The merger of two Oil and Natural Gas Corporation (ONGC) subsidiaries — Mangalore Refineries and Petrochemicals (MRPL) and Hindustan Petroleum Corporation (HPCL) — is unlikely to happen in FY19.
A source close to the development said, “At this pace, the deal is unlikely to happen in FY19. Neither the MRPL board has taken up the proposal nor a consultant has been appointed in this regard.” With this, it is almost certain the deal is unlikely to happen during the tenure of the current government, he said.
The government holds an 88.58 per cent stake in MRPL. Of this, ONGC holds 71.63 per cent, while HPCL has 16.96 per cent.
Interestingly, MRPL is among the 30 public sector undertakings (PSUs) yet to comply with the minimum public shareholding guidelines of the Securities and Exchange Board of India (Sebi).
Based on Sebi’s norms, companies are supposed to maintain a minimum of 25 per cent public stake. The regulator has already penalised private sector companies for failing to meet this. MRPL was supposed to meet the guidelines in August, but is yet to do so.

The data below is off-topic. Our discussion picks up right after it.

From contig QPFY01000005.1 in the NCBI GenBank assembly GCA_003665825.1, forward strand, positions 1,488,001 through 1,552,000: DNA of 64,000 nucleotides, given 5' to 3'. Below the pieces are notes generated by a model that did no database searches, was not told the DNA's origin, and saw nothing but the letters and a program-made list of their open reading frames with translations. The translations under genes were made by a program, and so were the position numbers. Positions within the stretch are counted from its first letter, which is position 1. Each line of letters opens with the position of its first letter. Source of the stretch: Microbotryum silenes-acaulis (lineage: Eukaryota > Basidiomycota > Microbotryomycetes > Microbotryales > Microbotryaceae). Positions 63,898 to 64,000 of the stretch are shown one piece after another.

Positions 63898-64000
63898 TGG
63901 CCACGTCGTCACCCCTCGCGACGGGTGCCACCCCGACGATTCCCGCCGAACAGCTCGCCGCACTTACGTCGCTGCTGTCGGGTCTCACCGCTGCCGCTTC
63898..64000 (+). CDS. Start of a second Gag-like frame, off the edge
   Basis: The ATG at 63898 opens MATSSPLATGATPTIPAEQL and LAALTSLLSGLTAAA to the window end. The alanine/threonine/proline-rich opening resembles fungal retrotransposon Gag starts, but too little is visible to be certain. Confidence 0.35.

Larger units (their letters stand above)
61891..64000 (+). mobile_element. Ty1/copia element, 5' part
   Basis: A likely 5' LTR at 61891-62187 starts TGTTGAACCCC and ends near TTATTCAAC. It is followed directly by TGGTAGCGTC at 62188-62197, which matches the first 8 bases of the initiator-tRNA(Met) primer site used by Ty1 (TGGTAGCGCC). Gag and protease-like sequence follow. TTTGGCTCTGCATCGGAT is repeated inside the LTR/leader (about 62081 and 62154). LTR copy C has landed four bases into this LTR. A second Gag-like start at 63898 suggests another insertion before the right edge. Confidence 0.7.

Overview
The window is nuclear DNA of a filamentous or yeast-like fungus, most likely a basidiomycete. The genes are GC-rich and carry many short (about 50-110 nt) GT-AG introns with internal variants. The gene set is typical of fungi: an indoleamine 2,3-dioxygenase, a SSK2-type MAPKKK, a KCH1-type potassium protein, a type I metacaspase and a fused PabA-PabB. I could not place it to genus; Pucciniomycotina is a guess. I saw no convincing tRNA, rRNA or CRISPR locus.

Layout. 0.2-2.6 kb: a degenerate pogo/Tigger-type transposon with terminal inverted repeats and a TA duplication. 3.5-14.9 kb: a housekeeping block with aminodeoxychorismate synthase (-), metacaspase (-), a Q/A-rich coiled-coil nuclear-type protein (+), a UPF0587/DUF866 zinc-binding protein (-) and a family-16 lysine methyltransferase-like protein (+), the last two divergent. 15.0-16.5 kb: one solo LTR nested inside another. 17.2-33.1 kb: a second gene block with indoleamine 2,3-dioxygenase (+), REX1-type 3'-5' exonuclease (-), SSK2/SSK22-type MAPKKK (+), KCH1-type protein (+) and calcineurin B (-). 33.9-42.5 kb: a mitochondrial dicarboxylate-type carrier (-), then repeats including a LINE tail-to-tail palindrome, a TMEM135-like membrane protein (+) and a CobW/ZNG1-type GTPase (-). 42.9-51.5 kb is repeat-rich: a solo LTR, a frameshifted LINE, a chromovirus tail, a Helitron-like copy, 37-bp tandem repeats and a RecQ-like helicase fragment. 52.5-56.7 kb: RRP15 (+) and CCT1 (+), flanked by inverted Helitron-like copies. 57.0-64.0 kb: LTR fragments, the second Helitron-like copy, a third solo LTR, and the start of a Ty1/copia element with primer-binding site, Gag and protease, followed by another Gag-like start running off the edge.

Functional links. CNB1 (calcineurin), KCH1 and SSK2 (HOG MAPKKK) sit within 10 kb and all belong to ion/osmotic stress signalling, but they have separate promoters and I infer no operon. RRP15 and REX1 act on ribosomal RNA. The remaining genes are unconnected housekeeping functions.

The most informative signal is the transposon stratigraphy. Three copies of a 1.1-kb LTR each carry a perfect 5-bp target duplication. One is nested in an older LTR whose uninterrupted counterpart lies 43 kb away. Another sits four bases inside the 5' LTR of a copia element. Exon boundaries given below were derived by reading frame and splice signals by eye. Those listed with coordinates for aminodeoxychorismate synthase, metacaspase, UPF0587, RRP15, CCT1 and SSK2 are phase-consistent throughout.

According to industry experts, HPCL will look at various options to workout the deal. This includes a buyout of ONGC’s shares, a share-swap deal or a combination of both these. Based on the current market capitalisation of MRPL, the buyout will cost HPCL around Rs 9,000 crore.
However, industry experts are bullish about the possible synergy the merger can bring in for ONGC. The combined entity of HPCL and MRPL will have a refining capacity of 35 million tonnes (mt), and a retail network of around 15,000.
The experts highlight the proposed merger will add value to the earlier HPCL-ONGC deal, and streamline the full-value chain of oil from drilling. ONGC had acquired the entire government stake of 51.11 per cent in HPCL for Rs 36,915 crore last year.
“The synergy from the merger includes freight advantage in the west coast, and imports of crude for both the refineries,” said Anshuman Agrawal, manager (downstream) of US-based consulting firm Stratas Advisors.